Boeing shares fell to a two-year low on Wednesday after Goldman Sachs cut its rating on the plane maker and defense company to "sell" from "neutral," reflecting falling orders, problems facing airlines and high fuel prices.
“We expect the weak macroeconomic backdrop and record fuel prices to hurt airlines and translate to a significant slowing in the order book," said Goldman analyst Richard Safran in a research note published on Wednesday.
He put a $60 price target on the stock for the next 12 months, but said there was substantial risk the stock could go lower.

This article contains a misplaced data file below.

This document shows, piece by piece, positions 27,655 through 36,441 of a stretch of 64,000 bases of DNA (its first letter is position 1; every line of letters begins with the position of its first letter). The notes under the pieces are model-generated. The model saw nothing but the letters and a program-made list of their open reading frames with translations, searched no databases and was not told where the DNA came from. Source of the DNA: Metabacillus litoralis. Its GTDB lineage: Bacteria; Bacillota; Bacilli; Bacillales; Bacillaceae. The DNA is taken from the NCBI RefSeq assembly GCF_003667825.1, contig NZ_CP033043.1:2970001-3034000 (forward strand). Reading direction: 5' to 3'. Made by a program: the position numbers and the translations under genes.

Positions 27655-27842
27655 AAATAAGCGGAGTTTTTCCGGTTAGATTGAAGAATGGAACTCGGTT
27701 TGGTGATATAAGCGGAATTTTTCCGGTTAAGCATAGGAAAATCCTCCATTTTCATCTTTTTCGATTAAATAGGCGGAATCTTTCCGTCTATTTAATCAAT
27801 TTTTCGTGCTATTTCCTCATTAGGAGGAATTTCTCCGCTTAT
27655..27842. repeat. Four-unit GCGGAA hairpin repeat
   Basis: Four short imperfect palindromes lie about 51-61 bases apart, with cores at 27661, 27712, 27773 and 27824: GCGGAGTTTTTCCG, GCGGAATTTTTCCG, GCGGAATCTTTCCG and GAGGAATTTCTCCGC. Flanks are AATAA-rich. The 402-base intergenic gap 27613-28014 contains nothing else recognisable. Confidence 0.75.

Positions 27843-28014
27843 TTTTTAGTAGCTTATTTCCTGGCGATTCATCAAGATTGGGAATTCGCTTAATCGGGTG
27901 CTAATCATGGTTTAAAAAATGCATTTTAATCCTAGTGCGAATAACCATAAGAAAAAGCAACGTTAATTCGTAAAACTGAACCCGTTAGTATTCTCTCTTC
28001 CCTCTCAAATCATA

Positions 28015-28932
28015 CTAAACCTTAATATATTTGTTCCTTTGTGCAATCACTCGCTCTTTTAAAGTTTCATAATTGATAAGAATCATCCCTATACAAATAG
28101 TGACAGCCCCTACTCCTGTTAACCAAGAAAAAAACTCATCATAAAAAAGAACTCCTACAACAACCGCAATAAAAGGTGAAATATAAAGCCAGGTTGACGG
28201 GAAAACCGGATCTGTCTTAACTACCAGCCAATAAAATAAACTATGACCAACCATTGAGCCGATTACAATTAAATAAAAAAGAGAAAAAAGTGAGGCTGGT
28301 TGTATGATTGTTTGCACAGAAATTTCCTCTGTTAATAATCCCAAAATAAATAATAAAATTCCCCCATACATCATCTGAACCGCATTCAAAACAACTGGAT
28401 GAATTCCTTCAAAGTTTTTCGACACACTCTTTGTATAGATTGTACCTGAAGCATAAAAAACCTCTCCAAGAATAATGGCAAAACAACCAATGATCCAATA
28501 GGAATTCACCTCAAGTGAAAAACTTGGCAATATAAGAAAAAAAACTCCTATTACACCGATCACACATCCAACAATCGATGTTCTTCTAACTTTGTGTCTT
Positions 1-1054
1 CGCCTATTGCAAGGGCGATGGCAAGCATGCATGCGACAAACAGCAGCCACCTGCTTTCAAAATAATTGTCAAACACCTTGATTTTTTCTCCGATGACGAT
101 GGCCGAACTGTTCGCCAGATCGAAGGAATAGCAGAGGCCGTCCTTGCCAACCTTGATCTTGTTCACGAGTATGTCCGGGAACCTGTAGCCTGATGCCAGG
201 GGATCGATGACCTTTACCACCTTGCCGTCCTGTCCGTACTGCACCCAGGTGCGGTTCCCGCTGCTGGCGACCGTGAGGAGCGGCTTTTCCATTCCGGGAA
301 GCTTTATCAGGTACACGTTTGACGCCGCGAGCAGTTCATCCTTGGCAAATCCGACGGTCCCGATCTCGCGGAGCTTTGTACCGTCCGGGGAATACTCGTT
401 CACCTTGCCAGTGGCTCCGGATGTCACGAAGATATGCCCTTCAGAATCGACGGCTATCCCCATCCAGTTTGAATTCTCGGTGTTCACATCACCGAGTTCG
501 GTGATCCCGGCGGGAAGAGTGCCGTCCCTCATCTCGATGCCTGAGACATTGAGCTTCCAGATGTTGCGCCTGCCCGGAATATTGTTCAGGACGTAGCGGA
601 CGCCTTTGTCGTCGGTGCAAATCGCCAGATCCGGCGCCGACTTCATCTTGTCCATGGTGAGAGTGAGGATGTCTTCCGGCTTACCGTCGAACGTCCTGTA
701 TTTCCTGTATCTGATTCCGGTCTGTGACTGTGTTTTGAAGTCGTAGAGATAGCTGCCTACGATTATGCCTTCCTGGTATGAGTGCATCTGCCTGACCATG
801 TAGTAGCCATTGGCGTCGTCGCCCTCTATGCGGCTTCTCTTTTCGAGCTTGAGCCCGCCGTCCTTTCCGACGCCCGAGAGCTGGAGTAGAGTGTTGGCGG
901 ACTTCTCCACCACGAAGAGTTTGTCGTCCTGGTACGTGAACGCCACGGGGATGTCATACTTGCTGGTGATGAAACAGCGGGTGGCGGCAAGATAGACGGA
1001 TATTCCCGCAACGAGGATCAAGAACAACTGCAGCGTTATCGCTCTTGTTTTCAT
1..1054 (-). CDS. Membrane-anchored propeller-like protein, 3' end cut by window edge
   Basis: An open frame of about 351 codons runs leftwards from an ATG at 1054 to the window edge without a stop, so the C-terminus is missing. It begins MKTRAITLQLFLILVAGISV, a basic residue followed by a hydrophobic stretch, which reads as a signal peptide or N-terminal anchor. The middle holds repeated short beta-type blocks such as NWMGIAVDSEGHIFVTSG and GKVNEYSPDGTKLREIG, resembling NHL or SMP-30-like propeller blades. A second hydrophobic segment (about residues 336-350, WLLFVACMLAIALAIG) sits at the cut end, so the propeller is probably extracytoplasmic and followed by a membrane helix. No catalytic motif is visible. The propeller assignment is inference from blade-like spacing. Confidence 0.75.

What does the downgrade mean for the overall aerospace sector?
For insights we turn to Rockwell Collins CEO Clayton Jones. Following is a summary of his main points.
What can you tell us about the problems at Boeing?
I don’t think there are big problems at Boeing, replies Jones, none at all. I think they’ve got the 787 where it needs to be and I feel reasonably confident they’re going to meet their schedule.
How vulnerable are you to a slowdown at Boeing?
A little, replies Jones. But only 27% of our revenue comes from Boeing and Airbus. The market is way over playing the news.
What’s your plan going forward?
To continue to do what we’ve done for the past 6 years, he says. Increase our operating margins and increase return on investments. We’re going to continue to do that and as we do the market will take care of itself.
Traders what do you think?
I like this stock, says Guy Adami.
I don't know, counters Karen Finerman, oil is the elephant in the room.